M. L. Griffin and K. V. Yeargan . 2002. Oviposition site selection by the pink spotted lady beetle Coleomegilla maculata (Coleoptera: Coccinellidae): choices among plant species. Environ. Entomol 31:107–111. Google Scholar

7.

E. Groden, F. A. Drummond, R. A. Casagrande, and D. L. Haynes . 1990. Coleomegilla maculata (Coleoptera: Coccinellidae): Its predation upon the Colorado potato beetle (Coleoptera: Chrysomelidae) and its incidence in potatoes and surrounding crops. J. Econ. Entomol 83:1306–1315. Google Scholar

8.

K. S. Hagen 1974. The significance of predaceous Coccinellidae in biological and integrated control of insects. Entomophaga 7:25–44. Google Scholar

9.

K. S. Hagen and R. Van den Bosch . 1968. Impact of pathogens, parasites, and predators on aphids. Annu. Rev. Entomol 13:325–384. Google Scholar

10.

A. Hilbeck and G. C. Kennedy . 1996. Predators feeding on the Colorado potato beetle in insecticide-free plots and insecticide treated commercial potato fields in eastern North Carolina. Biol. Control 6:273–282. Google Scholar

11.

I. Hodek 1973. Biology of Coccinellidae. W. Junk. The Hague. pp. 294. Google Scholar

12.

K. Hoelmer, L. S. Osborne, and R. K. Yokomi . 1994. Interaction of the whitefly predator Delphastus pusillus (Coleoptera: Coccinellidae) with parasitized sweet potato whitefly (Homoptera: Aleyrodidae). Environ. Entomol 23:136–139. Google Scholar

13.

R. W. Kieckhefer and N. C. Elliot . 1990. A 13-year survey of the aphidiophagous Coccinellidae in maize fields in eastern South Dakota. Canadian Entomol 122:579–581. Google Scholar

14.

E. S. Krafsur and J. J. Obrycki . 2000. Coleomegilla maculata (Coleoptera: Coccinellidae) is a species complex. Ann. Entomol. Soc. Am 93:1156–1163. Google Scholar

15.

J. Munyaneza and J. J. Obrycki . 1998. Development of three populations of Coleomegilla maculata (Coleoptera: Coccinellidae) feeding on eggs of Colorado potato beetle (Coleoptera: Chrysomelidae). Environ. Entomol 27:117–122. Google Scholar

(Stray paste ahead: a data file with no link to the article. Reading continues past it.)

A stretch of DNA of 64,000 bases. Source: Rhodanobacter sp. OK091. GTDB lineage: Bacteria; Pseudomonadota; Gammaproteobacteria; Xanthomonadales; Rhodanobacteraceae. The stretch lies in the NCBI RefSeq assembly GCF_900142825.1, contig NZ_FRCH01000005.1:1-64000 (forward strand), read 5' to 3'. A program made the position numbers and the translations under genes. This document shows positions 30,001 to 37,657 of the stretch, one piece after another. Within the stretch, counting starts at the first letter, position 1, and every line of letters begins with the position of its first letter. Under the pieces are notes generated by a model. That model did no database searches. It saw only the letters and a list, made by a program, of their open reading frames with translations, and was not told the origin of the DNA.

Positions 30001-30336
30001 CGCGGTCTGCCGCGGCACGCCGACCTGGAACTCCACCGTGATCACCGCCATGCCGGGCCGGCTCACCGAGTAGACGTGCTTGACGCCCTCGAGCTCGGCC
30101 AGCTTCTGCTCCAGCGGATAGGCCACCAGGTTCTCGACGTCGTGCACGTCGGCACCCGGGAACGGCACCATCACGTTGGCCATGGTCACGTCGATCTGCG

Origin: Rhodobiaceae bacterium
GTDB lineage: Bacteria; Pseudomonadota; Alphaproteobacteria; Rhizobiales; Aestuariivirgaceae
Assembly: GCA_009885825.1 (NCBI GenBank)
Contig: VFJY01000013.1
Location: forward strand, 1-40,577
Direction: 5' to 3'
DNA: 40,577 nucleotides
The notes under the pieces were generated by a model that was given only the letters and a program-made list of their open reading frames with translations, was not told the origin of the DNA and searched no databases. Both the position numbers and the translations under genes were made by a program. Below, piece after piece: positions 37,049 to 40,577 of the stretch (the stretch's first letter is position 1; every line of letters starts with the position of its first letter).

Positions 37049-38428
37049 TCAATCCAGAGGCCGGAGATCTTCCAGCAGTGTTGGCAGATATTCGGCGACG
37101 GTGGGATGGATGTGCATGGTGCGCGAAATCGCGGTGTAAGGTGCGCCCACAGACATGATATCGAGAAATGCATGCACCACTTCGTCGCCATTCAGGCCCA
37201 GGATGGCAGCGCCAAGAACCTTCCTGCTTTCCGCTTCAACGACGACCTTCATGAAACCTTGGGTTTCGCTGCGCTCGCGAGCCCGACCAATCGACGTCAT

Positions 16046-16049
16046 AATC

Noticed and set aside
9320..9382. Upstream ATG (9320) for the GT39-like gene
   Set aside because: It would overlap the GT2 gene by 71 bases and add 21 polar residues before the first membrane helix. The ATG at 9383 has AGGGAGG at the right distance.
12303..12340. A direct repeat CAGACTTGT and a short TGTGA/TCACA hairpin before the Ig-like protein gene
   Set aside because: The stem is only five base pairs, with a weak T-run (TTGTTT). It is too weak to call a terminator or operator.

16.

B. A. Nault and G. G. Kennedy . 2000. Seasonal changes in habitat preference by Coleomegilla maculata: implications for colorado potato beetle management in potato. Biol. Control 17:164–173. Google Scholar

17.

E. Odum 1950. Bird populations of the highlands (North Carolina) plateau in relation to plant succession and avian invasion. Ecology 31:587–605. Google Scholar

18.

A. Paranjpe 2003. Soilless media, growing containers, plant densities, and cultivars for greenhouse strawberry production in Florida. M.S. Thesis. University of Florida, Horticultural Sciences Department. 260 pp. Google Scholar

19.

S. B. Peck and M. C. Thomas . 1998. Arthropods of Florida and neighboring land areas. p. 180 In A distribution Checklist of The Beetles (Coleoptera) of Florida. V. 16. Fla. Dept. Agric. and Consumer Services. Google Scholar

20.

O. G. Peres 2000. Reproductive incompatibility between two subspecies of Coleomegilla maculata (DeGeer) (Coleoptera: Chrysomelidae). M.S. Thesis. University of Florida, Department of Entomology and Nematology. 32 pp. Google Scholar

21.

O. G. Peres and M. A. Hoy . 2002. Reproductive incompatibility between two subspecies of Coleomegilla maculata (Coleoptera: Coccinellidae). Florida Entomol 85:203–207. Google Scholar

22.

S. I. Rondon, D. J. Cantliffe, and J. F. Price . 2004. The feeding behavior of the bigeyed bug, minute pirate bug, and pink spotted lady beetle relative to main strawberry pests. Environ. Entomol 33:1014–1019. Google Scholar

23.

SAS Institute, Inc. 2000. SAS/STAT User's guide for personal computers, version V8. SAS Institute, Cary, NC. Google Scholar

24.

P. H. Timberlake 1943. The Coccinellidae or lady beetles of the Koebele collection. Part 1. Bull. Exp. Stn. Hawaii. Sugar Planters Assoc. Entomol. Ser 22:1–67. Google Scholar

25.

E. J. Wright and J. E. Laing . 1982. Stage-specific of Coleomegilla macualta lengi Timberlake on corn in southern Ontario. Environ. Entomol 11:32–37. Google Scholar

26.

E. J. Wright and J. E. Laing . 1978. The effects of temperature on development, adult longevity and fecundity of Coleomegilla maculata lengi and its parasite, Perilitus conccinellae. Proc. Entomol. Soc. Ont 109:33–47. Google Scholar

Appendices

Table 1. Cumulative average consumption (mean ± SE) by two subspecies of Coleomegilla maculata DeGeer (Coleoptera: Coccinellidae) preying on the cotton aphid, Aphis gossypii Glover (Homoptera: Aphididae), during 24 h (n = 10).

i0015-4040-89-1-85-t01.gif
Silvia I. Rondon, James F. Price, and Daniel J. Cantliffe "DEVELOPMENTAL TIME, REPRODUCTION, AND FEEDING OF TWO SUBSPECIES OF COLEOMEGILLA MACULATA (COLEOPTERA: COCCINELLIDAE) IN THE LABORATORY," Florida Entomologist 89(1), 85-88, (1 March 2006). https://doi.org/10.1653/0015-4040(2006)89[85:DTRAFO]2.0.CO;2
Published: 1 March 2006
JOURNAL ARTICLE
4 PAGES


Share
SHARE
RIGHTS & PERMISSIONS
Get copyright permission
Back to Top